It didn't take much to persuade Scissor Sisters frontman Jake Shears to get involved with a musical adaptation of Armistead Maupin's Tales of the City novels. "I got an email from [librettist Jeff Whitty] wondering if I'd be interested in a musical that took place in the Seventies and had kinda fun themes that involved gays, copious drug use and trannies," he says. "I said, 'Of course – what is it?'"
When Shears discovered that Whitty had secured rights to produce a musical based on Maupin's series of books about gays, bohemians and other outsiders set in 1970s San Francisco, he jumped at the chance. "Jake grabbed me in the dressing room and said, 'Grab a keyboard, we're writing a musical,'" says John Garden, Shears' Scissor Sisters and Tales of the City writing partner. "That's when I was on board, it was that moment. We wrote a song that day that is still in the show."
Armistead Maupin's Tales of the City, a production featuring all-new music written by Shears and Garden, is set to run at the American Conservatory Theater in San Francisco between May 18th and July 10th. The show, which is penned by Jeff Whitty and directed by Jason Moore, both of the Tony Award–winning Broadway musical Avenue Q, condenses plots from several of Maupin's novels into a single story. "It's a really ambitious show," says Shears. "There are 50 characters and 60 themes; it's a massive undertaking. The show is just like the books – there are very short scenes that go really fast. It's a very different kind of musical."
Though Garden was familiar only with the televised miniseries version of Tales of the City from the early Nineties, Shears had been a fan of the books since he was a teen. "When I was 13, there were these two gay guys in my hometown and I think they probably picked up on the fact that I am gay," Shears recalls. "They were really lovely, they gave me a lot of music to listen to and turned me on to new stuff. One day, Sean, one of them, gave me a copy of Tales of the City and said, 'I think you'll really like this, you should read it.' I fell in love with the characters and read the entire series. The books were, for me, a rite of passage." Shears acknowledges that the Tales series had a particular resonance for him as a young gay man, but he believes that Maupin's stories have a universal quality. "Anybody can pick them up and really get into them," he says. "There's lots of lascivious behavior, but somehow they remain really kind of beautiful and nonjudgmental and strangely wholesome."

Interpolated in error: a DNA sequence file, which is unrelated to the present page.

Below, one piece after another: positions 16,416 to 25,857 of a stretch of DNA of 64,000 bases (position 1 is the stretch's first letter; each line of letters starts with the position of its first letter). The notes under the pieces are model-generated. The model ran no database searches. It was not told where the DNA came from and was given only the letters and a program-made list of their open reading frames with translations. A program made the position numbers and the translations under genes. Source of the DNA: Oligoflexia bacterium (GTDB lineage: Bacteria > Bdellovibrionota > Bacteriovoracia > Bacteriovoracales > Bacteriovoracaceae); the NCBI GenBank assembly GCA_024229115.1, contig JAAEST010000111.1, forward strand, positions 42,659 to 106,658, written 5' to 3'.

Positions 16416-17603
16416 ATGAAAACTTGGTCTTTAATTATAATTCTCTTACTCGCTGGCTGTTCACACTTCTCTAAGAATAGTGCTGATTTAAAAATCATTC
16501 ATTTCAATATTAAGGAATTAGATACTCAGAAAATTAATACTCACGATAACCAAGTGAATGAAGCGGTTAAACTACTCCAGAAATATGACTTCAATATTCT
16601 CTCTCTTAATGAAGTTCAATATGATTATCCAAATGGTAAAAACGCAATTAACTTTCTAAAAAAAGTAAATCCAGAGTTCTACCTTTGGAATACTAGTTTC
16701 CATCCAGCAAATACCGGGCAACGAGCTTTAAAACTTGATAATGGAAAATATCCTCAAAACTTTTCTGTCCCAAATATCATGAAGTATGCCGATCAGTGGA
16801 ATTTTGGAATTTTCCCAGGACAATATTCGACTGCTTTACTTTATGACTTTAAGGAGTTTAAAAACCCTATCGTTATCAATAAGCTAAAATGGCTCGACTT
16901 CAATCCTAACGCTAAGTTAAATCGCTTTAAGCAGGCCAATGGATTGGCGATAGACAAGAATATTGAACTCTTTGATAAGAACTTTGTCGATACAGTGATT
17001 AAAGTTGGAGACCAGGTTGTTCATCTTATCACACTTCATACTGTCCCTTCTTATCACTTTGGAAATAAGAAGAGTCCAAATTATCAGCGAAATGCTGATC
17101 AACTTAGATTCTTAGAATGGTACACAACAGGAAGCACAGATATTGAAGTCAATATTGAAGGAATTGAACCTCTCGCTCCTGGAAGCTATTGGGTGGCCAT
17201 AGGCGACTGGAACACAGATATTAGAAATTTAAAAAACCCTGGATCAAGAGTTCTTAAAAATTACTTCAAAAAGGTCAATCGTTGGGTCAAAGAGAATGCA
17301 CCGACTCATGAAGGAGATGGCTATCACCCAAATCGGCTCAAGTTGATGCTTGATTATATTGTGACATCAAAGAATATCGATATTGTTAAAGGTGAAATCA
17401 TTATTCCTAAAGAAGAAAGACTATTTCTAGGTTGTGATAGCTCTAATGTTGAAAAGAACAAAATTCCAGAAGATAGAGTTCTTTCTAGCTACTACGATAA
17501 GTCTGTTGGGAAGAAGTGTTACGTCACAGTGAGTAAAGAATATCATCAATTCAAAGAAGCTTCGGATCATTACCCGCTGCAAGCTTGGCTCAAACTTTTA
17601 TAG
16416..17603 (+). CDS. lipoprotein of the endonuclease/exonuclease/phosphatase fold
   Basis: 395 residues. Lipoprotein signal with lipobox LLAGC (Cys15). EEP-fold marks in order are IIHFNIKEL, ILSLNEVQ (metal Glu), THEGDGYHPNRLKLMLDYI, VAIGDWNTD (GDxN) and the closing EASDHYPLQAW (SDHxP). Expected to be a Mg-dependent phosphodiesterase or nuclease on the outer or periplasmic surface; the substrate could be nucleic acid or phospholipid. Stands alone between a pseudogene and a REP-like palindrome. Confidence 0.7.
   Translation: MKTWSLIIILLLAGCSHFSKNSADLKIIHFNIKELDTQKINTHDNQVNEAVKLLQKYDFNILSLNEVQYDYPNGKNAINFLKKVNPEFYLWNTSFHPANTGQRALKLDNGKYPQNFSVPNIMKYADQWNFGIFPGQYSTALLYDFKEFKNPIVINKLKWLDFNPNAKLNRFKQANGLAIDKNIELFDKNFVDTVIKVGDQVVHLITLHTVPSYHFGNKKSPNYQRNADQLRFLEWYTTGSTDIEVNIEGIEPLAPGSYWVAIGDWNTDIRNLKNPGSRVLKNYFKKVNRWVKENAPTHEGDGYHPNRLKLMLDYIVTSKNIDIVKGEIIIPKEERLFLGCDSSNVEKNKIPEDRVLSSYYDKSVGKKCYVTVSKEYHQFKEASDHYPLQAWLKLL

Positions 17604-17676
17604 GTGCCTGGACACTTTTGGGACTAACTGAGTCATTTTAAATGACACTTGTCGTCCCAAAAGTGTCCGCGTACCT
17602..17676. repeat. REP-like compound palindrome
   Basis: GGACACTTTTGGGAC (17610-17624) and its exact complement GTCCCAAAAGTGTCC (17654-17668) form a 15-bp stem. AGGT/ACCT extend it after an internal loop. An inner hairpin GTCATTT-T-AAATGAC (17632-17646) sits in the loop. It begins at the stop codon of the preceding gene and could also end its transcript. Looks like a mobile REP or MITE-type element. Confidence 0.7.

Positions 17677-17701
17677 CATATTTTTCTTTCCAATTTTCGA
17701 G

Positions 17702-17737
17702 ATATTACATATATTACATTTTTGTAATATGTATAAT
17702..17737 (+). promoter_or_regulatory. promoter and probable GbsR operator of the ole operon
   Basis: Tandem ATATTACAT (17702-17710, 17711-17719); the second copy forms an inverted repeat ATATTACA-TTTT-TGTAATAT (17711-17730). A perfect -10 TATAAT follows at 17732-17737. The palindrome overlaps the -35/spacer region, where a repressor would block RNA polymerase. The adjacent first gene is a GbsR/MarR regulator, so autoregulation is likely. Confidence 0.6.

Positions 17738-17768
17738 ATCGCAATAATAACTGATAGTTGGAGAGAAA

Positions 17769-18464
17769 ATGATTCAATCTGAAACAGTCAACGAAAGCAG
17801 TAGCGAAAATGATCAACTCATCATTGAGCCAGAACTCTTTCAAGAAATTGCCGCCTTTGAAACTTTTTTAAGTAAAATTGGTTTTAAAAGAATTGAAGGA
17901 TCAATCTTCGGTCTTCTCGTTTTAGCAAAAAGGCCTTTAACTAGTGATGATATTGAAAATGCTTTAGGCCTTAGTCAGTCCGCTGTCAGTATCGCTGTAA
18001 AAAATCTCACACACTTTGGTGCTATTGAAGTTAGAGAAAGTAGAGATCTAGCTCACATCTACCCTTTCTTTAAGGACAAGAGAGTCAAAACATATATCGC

Though Shears and Garden's music evokes the sound of the era the story is set, they made a point of avoiding outright Seventies nostalgia. "I didn't want to do a kind of Seventies pastiche, and I didn't want it to resemble, even with original songs, a jukebox musical," Shears says. "I didn't want to just go in and do Seventies-sounding music. My writing style leans in that direction anyway, so I figured if we just naturally wrote the songs, they were going to have some of that in them."
Unlike Billie Joe Armstrong, who starred in several performances of Green Day's American Idiot musical on Broadway, Shears has no plans to join the production of Tales of the City as a performer. "I couldn’t act my way out of a wet paper bag," he says. "I’m a terrible, terrible, terrible actor, and you can watch the two episodes where the Scissor Sisters were on [the soap opera] Passions for proof. I can sing my face off, but acting is not my forte, and this show requires great actors. The characters have a lot of depth and the performances are super-important. I just don’t have the skills."
As of yet, there are no plans to stage Tales of the City outside of San Francisco, though Shears and Garden are hopeful that it will open elsewhere in the future. "If this is the only time I’ll ever see this show performed, I’m super-happy just that it’s happening in San Francisco," Shears says. "For the moment, we’ve just got our blinders on and we just want it to be the best show it can be for the city that it takes place in."
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